Short Report on the 1999 Season

by Hans Georg K. Gebel and Bo Dahl Hermansen


Short Report on the 1999 Season

Special Results of Architecture

1) On the summit of the site, excavation in the newly opened Area D (220 m2) exposed the basement of a building of more than 80 m2 staircases in one of the northern rooms led to a second floor or onto the roof. A large room or courtyard of some 6 x 2.5-4.5m was situated in the lower part of the building that seems to have rested on two levels. Rooms surrounded this large room/courtyard on three sides. One of them contained the in situ remains of a workshop and/or storeroom of a sandstone ring manufacturer (mainly the raw disks). West of this building and partly founded on bedrock, parts of a neighbouring building were exposed. The outer walls of the building run downslope and are shared by the neighbour's property. Like Area C (Gebel et al. 1997), we did not find evidence for open spaces or lanes, and only domestic architecture with no evidence of special buildings was encountered. All communication, traffic and domestic and manufacturing activities must have taken place via the (terraced) roofs. A huge sandstone block (25-30 tons) at the southern edge of Area D fell on and sank into the ruin.

2) The architecture of Area D is more spacious than the groundplans in Area C (Gebel et al. 1997), and it shows different principles of spatial order. The major walls, including the outer walls of the buildings(s), run downslope, thus providing better stability than walls that follow contour lines (cf. the terrace walls in Area C). Probably the inhabitants experienced during their occupation of the steep slopes of Ba'ja that walls running perpendicular to the contour lines remained stable longer, and that the (anyhow instable) room walls set between them allowed for more flexible groundplans. Area D has a main or original building phase with two events of groundplan changes or repairs that did not occur throughout the building. Below the main phase an earlier building appears, most likely having a different groundplan and that deliberately was cut to create a new building level.

3) Continued excavations in Square C20(-21) exposed part of a stairwell. The walls associated with this room reach a height of 4.16m. The preserved remains include an earlier Phase I and a later Phase II. One wall (Wall 13) was founded directly on the soft virgin soil. A stone layer served as a platform for the foundation of neighbouring Wall 6; the lowest area framed by the two walls was covered by a red-stained plaster-floor (Locus 45). Only the lower courses of the walls were connected by bridging-stones, and from the 9th course Wall 13 leans on Wall 6. A considerable quantity of fragments of red painted plaster have been found in the collapse material, suggesting that the exposed face of the walls was originally coated by a ca. 2-3 cm thick layer of coarse plaster-bedding with a ca. 2-5 mm thick layer of fine red stained plaster. Thus, it may be suggested that the stairwell to which the walls belong possessed red painted walls.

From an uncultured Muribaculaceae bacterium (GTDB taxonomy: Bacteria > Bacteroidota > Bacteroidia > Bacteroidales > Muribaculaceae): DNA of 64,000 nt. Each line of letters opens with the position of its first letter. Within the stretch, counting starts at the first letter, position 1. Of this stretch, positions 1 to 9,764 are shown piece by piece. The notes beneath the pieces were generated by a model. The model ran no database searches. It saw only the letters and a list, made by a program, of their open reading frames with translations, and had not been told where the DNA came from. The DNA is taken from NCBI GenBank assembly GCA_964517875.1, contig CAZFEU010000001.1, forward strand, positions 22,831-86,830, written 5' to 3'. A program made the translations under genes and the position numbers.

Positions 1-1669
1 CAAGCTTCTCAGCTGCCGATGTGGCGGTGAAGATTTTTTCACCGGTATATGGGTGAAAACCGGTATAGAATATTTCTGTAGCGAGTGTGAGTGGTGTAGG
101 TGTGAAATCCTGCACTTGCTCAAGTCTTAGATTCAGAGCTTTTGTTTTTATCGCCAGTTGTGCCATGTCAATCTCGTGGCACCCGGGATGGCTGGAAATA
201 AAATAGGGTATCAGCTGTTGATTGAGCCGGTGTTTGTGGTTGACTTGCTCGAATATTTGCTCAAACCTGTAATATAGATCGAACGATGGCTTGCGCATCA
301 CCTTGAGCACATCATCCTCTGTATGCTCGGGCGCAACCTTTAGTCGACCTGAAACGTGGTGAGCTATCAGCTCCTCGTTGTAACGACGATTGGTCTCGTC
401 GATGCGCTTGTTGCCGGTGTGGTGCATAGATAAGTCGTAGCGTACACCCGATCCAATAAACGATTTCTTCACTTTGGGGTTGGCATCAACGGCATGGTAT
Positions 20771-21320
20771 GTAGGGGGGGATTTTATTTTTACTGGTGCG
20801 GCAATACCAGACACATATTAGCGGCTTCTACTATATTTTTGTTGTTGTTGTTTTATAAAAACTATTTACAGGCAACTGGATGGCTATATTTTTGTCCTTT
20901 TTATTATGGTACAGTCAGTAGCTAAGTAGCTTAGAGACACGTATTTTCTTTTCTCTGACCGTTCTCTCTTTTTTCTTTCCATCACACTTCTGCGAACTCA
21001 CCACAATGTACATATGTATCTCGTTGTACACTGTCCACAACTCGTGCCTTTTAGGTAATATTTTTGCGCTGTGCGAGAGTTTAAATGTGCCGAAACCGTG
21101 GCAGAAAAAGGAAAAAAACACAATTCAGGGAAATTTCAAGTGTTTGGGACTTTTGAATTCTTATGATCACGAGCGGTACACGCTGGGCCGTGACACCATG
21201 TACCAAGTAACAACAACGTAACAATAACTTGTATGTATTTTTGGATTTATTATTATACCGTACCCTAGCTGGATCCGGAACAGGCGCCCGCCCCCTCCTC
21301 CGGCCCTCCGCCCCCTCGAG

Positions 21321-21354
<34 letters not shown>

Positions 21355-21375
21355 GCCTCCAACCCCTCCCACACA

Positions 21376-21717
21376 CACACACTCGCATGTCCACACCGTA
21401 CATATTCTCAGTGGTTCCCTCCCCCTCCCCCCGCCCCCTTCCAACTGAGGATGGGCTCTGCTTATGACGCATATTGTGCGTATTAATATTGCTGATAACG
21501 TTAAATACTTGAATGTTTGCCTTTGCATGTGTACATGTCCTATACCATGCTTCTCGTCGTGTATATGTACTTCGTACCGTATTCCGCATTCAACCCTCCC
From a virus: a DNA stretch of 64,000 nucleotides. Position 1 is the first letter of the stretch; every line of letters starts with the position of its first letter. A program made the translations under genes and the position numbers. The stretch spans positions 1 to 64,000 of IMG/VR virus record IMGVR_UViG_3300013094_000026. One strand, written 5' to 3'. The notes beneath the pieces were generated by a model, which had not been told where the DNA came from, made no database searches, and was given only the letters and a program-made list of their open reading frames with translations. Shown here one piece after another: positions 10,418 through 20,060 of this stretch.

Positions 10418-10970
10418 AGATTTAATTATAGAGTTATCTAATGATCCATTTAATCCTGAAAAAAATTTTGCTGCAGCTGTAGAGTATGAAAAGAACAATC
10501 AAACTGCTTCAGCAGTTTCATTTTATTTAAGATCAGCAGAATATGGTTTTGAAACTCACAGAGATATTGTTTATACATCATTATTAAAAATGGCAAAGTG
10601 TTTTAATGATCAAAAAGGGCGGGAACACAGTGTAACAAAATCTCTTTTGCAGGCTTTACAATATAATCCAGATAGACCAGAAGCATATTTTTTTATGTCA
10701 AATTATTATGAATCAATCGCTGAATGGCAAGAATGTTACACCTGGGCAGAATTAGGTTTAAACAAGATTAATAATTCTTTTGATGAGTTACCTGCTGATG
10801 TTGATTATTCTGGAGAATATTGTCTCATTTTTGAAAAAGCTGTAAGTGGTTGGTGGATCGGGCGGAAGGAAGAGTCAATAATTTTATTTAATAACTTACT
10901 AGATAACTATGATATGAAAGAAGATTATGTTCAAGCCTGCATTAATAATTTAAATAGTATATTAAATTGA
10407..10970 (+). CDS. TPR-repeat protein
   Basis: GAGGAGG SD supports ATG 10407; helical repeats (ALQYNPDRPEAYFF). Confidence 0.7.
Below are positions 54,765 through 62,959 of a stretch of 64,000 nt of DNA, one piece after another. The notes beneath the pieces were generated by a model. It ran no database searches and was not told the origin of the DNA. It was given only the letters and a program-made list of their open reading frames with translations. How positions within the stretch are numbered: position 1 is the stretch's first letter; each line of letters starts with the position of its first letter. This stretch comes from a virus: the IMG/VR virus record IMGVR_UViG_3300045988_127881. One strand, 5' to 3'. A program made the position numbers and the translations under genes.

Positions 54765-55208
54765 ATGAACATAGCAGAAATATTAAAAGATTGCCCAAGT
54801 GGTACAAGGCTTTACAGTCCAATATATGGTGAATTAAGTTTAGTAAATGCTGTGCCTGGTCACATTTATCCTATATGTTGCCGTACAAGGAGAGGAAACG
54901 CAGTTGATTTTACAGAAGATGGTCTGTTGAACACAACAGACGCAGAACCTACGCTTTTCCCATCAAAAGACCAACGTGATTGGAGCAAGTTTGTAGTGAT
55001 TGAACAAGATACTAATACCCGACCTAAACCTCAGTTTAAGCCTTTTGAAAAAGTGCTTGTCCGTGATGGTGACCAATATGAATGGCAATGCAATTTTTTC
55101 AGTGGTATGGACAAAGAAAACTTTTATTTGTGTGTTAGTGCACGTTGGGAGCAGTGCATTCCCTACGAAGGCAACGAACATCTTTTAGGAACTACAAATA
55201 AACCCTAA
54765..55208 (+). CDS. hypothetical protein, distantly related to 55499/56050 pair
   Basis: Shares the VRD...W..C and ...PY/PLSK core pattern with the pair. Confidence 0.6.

After an unknown interval of abandonment of this part of the building, the walls were leveled and reused as a foundation for the later Phase II. Again, only the lower parts of the wall were connected by bridging stones. Ca 1.80 m above floor level Wall 6 becomes narrower, leaving a shelf which is interpreted as support for the beams of an upper floor. A buttress (Locus 21), leaning on Wall 6, is also understood as a support for beams. Additionally, a staircase (Locus 41) occupied the space between this buttress and Wall 19. This staircase was founded at floor level and preserved three steps high. However, spaces in Wall 6 and Wall 19 indicate that additional steps must have been included in the original construction. The staircase originally connected the doorway on the ground floor with the one on the first floor. The three preserved steps of the staircase seem to be supported on a series of three parallel risers, each one stone wide and supporting only the front part of the step. The space south of the staircase contained what may be the collapsed remains of two additional steps. There is evidence (supports in the walls) that these two additional steps in the original scheme were supported by a wooden construction.

4) First results from the Wilhelm Dyckerhoff Institut fuer Baustofftechnologie (Wiesbaden) on plaster materials (floor and wall plaster) show more varied mixtures and technologies than expected. The analysis programme on plaster samples deserves intensive care, since we deal here with a high potential for insights into craft specialization and thus into social information.




Fig. 5: Neolithic Ba'ja: stairwell in Area C with walls preserved up to 4.16m. cphoto by H.G.K. Gebel




Fig. 6. Eastern wall in the stairwell of C20. Field record by B. Dahl Hermansen and J. Baumgarten, archaeological interpretation: B. Dahl Hemansen

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